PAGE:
State Street: Getting Better, but Still Not Great
It wasn’t long ago that Santa Barbara City Hall couldn’t — or wouldn’t — admit its famously difficult design review and permitting processes were likely contributing to State Street’s record-high vacancies. Stubborn planning staff and members of both the Architectural Board of Review and Historic Landmarks Commission bristled at the mere suggestion. But that appears to be changing. “The first step was acknowledging the problem,” said Councilmember Kristen Sneddon during Tuesday’s meeting, where the council heard about collaborative efforts among a new group of city staff, architects, commercial brokers, and business owners to streamline the approval process. “I think that was the hardest step for a lot of us to take.”
For the past 10 months, planning director George Buell explained, this Downtown Economic Vitality Working Group has hammered out a list of 20 recommendations for improving customer relations, many of which are already underway. City staff and design board members are undergoing “empathy training” to better understand how costly planning delays can be to project applicants. Planners are getting more consistent oversight and receiving regular performance reviews, Buell said. Faster, over-the-counter permits are being developed, and the appeals process — frequently abused by serial obstructionists — is being reexamined. The recommendations also called for hiring an economic development officer, lowering or waiving fees for outdoor dining areas, and removing parking requirements for mixed-use developments.
“I love this group,” said Mayor Cathy Murillo. “This is really exciting and impressive,” said Sneddon. But the next step, she stressed, “is assessment and accountability.” Buell highlighted the development of an online customer service survey. Architect Edward deVicente, a member of the Working Group, said he appreciated Buell and his department’s willingness to come to the table but emphasized there’s still much room for improvement. “The key issue is the disconnect between applicants and staff,” he explained. Communication is critical, as are respectful interactions with planners. “Those courtesies go a long way,” deVicente said. Staff have been asked to respond to phone calls and emails within 24 hours and let applicants know when they are taking vacations, Buell said.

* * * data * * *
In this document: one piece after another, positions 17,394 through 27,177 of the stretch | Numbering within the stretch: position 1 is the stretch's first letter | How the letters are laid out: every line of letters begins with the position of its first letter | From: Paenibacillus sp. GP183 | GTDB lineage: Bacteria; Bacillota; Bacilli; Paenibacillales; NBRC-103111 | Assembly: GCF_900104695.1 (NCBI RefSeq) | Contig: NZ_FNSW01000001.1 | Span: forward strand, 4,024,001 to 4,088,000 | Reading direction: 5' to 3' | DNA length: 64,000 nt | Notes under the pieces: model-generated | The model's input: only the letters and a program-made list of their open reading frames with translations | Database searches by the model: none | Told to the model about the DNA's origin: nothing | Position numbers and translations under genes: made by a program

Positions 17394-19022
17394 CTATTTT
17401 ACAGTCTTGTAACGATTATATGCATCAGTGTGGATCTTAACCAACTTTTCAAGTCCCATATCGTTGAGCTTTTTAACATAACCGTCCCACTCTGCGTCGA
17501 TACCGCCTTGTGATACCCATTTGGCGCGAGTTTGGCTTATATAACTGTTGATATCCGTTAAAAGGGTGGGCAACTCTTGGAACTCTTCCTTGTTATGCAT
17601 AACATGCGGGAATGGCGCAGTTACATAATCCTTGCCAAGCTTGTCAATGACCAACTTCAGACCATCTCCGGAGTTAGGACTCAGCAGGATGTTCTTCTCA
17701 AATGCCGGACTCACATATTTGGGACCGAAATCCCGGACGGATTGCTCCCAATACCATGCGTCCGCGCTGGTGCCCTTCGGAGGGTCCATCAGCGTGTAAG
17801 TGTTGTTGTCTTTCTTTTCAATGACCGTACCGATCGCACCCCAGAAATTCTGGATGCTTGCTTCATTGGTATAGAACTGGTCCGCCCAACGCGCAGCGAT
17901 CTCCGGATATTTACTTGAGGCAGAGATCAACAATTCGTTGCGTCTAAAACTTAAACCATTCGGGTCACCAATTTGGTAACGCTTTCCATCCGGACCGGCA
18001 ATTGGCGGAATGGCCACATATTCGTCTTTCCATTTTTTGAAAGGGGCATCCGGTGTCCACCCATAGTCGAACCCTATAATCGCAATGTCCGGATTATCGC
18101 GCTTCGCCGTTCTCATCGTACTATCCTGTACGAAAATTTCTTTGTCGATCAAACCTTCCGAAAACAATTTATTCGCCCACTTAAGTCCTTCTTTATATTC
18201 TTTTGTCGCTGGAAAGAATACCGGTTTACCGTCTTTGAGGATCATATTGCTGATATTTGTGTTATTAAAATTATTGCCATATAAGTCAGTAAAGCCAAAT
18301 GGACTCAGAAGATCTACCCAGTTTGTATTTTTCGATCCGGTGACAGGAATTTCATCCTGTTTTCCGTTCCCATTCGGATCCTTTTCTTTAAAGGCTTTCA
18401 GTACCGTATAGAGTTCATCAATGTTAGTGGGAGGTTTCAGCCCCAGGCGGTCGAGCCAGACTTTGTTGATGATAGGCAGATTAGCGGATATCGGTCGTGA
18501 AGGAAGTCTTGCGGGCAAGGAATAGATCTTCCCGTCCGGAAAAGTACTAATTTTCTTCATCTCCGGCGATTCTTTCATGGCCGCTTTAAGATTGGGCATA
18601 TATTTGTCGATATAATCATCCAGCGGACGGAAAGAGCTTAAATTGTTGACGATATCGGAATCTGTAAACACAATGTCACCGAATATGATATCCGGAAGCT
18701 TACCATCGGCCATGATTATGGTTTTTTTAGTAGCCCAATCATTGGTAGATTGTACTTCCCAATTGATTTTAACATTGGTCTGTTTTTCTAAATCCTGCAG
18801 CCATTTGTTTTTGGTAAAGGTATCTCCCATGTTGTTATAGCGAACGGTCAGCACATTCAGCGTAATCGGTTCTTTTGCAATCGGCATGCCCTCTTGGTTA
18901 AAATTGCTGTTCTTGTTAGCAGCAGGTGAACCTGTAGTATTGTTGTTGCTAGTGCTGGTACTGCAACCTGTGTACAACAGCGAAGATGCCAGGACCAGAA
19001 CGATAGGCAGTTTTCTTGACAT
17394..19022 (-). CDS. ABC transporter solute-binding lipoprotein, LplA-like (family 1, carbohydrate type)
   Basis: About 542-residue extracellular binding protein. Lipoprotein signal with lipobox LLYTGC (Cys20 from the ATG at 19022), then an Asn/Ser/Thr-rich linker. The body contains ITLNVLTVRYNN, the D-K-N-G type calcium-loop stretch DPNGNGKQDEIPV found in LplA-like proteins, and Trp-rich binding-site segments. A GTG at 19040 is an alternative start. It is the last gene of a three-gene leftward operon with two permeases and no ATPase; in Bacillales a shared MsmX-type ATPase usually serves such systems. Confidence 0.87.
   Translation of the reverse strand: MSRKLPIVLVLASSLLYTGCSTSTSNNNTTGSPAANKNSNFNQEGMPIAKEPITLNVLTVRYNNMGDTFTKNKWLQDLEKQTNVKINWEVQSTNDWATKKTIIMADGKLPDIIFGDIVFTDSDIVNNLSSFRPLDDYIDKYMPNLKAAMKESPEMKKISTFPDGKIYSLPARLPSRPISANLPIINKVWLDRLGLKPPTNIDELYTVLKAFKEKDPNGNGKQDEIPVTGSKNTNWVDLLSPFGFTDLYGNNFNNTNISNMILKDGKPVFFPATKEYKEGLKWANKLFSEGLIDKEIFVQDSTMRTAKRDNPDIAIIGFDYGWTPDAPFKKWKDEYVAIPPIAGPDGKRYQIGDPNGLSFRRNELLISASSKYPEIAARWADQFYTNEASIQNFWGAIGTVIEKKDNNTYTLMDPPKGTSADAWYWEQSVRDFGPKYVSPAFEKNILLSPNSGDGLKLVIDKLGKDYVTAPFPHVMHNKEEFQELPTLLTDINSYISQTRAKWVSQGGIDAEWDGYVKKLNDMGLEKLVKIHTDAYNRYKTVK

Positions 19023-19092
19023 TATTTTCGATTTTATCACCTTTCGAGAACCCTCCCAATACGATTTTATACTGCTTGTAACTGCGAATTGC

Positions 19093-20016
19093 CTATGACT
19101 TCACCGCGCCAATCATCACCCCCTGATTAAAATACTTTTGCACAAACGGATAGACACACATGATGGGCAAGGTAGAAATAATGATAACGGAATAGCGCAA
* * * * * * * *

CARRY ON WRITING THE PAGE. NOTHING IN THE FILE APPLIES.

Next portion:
“The first step was
acknowledging the problem.”
Buell also provided the council an update on the city’s Accelerate Program, which was initiated in August 2017 to reduce State Street vacancies by giving downtown projects priority placement on review boards. The goal, Buell said, is to get the vacancy rate to 5 percent. The rate was 11 percent when the program started, and it has since increased to 13.4 percent. Buell said 23 storefronts need to be filled to reach the 5 percent goal.
The council didn’t seem encouraged by those figures. Are we getting a good return on our investment in the program, Councilmember Meagan Harmon asked, if we’re not improving the numbers? Buell said it would take a “significant” increase in staffing to make the program more effective, but he did highlight the success of pop-up stores organized by Nina Johnson of the City Administrator’s Office, as well as the notably low vacancy rate achieved on Coast Village Road.
Gene Deering with Radius Group said State Street’s commercial market remains unpredictable. In the next few months, all of the spaces occupied by Samy’s Camera, Restoration Hardware, and Forever 21 will be up for lease. Nine properties are currently up for sale. On State Street’s 900 block alone, there are seven vacancies. Most notable, Deering said, is the growing disparity between what lease rates landlords are asking for and what they’re actually getting. One property was recently asking $3.75 a square foot but was leased at $2.15.
But there are definite glimmers of hope, Deering went on. He pointed to the multi-tenant concept of Cubaneo at 401 State Street and the new House of Clues escape room in the old Aaron Brothers at 601 State. These are the kind of “cool operators” that draw visitors downtown instead of the Funk Zone. Deering said the influx of tech companies, notably the impending move-in of Amazon to the Saks building, is a good thing. “We don’t need — and we can’t get — 14 blocks of retail,” he said.